At my workplace, I fully shut down my Windows 8 machine each night before going home. The last couple of mornings, it was turned on when I arrived. Is there some kind of Deep Magic that Windows 8 can use to turn itself on, or is this a clear sign that someone has been turning on my computer before I get to it?

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    I'm not convinced that it is caused by Windows 8 but by something called Wake-On-LAN – Darius Jul 3 '13 at 15:55
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    Sounds like your computer is configured to turn on in order to recieve updates pushed my your workplace administrator. Just ask whom ever handles technical support at your work. Windows 8 isn't turning on your computer. – Ramhound Jul 3 '13 at 15:56
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    I was struggling with a Win8 machine turning itself on for quite a while. powercfg /lastwake is a good place to start. In my case, it were stupid scheduled tasks that were allowed to wake the machine. – Der Hochstapler Jul 3 '13 at 16:26
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    I'm pretty sure this is how SkyNet started – jsedano Jul 3 '13 at 16:43
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    I think this is a side effect that Windows 8 doesn't fully power off by default, and instead uses some sort of hybrid sleep/hibernate. – Drake Clarris Jul 5 '13 at 14:06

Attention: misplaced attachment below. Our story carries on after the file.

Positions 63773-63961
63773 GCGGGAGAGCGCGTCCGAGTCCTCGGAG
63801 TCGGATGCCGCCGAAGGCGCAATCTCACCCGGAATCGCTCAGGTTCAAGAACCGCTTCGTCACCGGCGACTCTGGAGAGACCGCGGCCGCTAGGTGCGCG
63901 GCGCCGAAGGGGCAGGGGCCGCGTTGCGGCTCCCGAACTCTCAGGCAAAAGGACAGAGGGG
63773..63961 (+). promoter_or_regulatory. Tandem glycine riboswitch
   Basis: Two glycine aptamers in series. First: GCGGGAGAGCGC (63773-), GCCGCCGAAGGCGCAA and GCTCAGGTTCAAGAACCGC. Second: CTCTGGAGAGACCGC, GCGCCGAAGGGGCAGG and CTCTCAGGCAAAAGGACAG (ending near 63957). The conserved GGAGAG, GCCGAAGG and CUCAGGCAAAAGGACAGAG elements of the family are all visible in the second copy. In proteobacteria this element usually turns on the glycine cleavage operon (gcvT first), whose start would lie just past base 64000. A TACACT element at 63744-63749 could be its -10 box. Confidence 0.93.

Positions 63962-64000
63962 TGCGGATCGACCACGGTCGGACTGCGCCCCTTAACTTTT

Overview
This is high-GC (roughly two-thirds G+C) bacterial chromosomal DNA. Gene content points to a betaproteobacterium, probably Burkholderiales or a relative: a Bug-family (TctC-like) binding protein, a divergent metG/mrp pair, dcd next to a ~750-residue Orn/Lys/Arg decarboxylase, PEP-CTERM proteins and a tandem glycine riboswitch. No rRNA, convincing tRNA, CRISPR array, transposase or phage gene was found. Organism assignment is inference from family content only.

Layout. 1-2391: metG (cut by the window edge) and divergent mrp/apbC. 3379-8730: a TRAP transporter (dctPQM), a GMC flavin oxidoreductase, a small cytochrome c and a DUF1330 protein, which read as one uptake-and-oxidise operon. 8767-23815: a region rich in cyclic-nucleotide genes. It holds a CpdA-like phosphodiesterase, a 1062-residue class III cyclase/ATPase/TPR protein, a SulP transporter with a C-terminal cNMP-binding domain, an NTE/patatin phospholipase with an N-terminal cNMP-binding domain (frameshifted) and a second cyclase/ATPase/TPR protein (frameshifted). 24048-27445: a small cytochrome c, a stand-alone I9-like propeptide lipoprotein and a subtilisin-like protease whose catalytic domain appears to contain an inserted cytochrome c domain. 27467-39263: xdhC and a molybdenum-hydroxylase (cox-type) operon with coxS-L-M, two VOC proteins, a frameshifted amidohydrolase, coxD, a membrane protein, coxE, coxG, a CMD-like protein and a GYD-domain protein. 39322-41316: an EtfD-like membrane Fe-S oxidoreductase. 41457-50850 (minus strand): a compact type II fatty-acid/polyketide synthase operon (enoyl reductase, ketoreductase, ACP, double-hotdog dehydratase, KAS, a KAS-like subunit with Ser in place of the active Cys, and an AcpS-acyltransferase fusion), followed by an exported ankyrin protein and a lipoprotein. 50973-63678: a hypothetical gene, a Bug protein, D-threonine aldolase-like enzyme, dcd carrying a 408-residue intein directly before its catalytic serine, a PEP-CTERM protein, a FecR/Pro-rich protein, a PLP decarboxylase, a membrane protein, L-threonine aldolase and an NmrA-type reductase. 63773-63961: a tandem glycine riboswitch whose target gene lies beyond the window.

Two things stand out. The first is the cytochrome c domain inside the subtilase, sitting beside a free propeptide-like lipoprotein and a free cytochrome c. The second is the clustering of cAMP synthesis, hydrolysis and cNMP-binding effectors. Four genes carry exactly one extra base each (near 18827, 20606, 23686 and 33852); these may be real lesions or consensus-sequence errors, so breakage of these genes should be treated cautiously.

There are a handful of ways a machine can turn itself on from on "off" state. Firstly, modern PCs never truly are off. See ACPI for more information. The computer hardware (not the OS) is checking to see if you press the power button. Other devices can send ACPI signals, such as keyboards with power/sleep buttons. Computer BIOSs can turn a computer on after recovering from a power loss, which is good for machines that need to be on all the time. Wake on LAN (WoL) is another method which can cause a machine to power on.

As for what is causing your machine to wake up, its hard to say. Check your Windows system event logs and see if there are any entries after the time you leave till the time you get in that look pertinent. Your BIOS, might also have some information in its logs.

And the next question, might sound silly, but are you sure you are doing a shutdown and not a sleep?

  • Like @HS said, looking things up in the Event Viewer is useful. – Kevin Jul 3 '13 at 16:23
  • Also, looking through my logs, it looks like my computer really was turning on while I was away. But I was wondering if I had accidentally hit "Sleep" instead of "Shut Down" as well. =P – Kevin Jul 3 '13 at 19:43
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    Although to give a more accurate description, the hardware really isn't "checking" to see if you press the power button. That gives the impression that it's actively polling, whereas the power button is really just shorting the two pins on your motherboard that start it up. – hexparrot Jul 3 '13 at 22:20